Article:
Shooting guns in the Capitol

Hunter education program lets legislators pull the trigger

Posted: Sunday, April 23, 2006

Legislators and their staffs went on a shooting rampage, bagging would-be deer, bear and elk in Room 106 of the Alaska Capitol on Friday afternoon.

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There was no blood, but plenty of popcorn, pizza and shooting gallery bravado.

The intent was to showcase the Alaska Department of Fish and Game's hunter education program, but it ended up more as a legislative tension breaker.

In small clusters, legislators and aides trickled into the room and grabbed converted pellet guns.

The guns, donated to the state, shoot a laser beam that is aimed at an animal target projected on a large screen.

Aiming the plastic guns, Rep. Paul Seaton, R-Homer, and Jesse Kiehl, an aide to Sen. Kim Elton, D-Juneau, took serious issue with some deer wandering across the screen.

Later, Fish and Game educator Kirk Lingofelt projected other images of the deer on the screen, showing the location of the animal's heart, just above its front shoulder.

The idea of the exercise is to show students the basics of marksmanship, he explained.

For the next eight weeks, Lingofelt will tour Southeast Alaska towns, teaching hunter education courses offered through Fish and Game's Hunter Information and Training Program.

Some of the towns visited on the way include Juneau, where clinics are under way on Saturday and next Monday and Tuesday, as well as Prince of Wales Island, Wrangell, Petersburg, Haines and Sitka.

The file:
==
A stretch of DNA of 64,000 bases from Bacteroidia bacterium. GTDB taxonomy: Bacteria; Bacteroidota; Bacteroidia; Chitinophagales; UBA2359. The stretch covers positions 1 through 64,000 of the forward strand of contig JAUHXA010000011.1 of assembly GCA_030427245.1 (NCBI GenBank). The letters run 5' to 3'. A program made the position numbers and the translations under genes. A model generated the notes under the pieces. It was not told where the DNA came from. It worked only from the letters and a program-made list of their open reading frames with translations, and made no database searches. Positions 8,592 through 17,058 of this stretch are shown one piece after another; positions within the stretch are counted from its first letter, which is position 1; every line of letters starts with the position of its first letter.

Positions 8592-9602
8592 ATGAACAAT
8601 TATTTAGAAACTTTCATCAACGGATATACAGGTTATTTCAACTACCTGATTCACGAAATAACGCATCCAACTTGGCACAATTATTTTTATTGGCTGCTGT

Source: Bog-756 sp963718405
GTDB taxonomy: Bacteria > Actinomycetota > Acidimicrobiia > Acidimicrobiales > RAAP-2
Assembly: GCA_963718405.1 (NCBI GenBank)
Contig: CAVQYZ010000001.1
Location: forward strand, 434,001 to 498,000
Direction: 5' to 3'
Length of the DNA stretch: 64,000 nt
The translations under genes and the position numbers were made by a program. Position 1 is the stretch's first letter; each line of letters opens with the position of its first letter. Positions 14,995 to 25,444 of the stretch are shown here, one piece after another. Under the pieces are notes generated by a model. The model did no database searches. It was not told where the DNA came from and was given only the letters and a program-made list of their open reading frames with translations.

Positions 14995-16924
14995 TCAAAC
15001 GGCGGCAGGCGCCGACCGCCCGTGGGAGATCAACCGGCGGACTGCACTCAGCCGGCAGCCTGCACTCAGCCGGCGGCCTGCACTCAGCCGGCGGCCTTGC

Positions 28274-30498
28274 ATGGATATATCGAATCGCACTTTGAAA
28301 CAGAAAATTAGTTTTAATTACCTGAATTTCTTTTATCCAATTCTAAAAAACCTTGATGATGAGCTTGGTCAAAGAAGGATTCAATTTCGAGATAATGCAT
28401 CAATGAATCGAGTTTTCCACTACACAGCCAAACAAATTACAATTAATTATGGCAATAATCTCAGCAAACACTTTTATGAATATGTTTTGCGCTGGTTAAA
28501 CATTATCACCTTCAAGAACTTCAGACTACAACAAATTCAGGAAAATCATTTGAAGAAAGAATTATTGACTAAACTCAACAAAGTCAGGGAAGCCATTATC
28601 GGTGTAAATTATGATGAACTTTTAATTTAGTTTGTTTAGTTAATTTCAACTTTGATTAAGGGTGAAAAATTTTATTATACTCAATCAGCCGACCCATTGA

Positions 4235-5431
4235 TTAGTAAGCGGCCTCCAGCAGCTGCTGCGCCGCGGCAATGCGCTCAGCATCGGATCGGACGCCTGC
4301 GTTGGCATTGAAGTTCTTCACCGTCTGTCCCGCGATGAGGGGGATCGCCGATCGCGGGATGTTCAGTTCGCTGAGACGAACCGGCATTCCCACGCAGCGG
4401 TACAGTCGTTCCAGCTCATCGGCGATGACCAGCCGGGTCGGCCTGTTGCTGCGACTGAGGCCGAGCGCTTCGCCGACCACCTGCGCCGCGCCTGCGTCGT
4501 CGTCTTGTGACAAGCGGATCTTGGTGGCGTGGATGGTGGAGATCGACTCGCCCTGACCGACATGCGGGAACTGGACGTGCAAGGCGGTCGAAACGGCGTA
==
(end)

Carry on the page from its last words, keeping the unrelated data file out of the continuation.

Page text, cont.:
Among the offerings are bow hunting, waterfowl hunting and map and compass courses.

"We only get to Southeast every few years," Lingofelt said, adding that the program staff decided to make a quick stop at the Legislature this year.

Rep. Peggy Wilson, R-Wrangell, said she thought it was "nifty" to get a chance to target practice in the Capitol.

Wilson and her staff said they didn't mind the constant rat-a-tat of faux gunfire, even though it was right next to their first-floor legislative office.

"It's a little fun at the end of the week," said Wilson aide Rebecca Rooney.

Wilson, who has a concealed-weapon permit, said she takes a gun training course every two years. She used to hunt regularly but stopped about four years ago. The classes are important, she said, because it's important to retain proper gun-handling habits.

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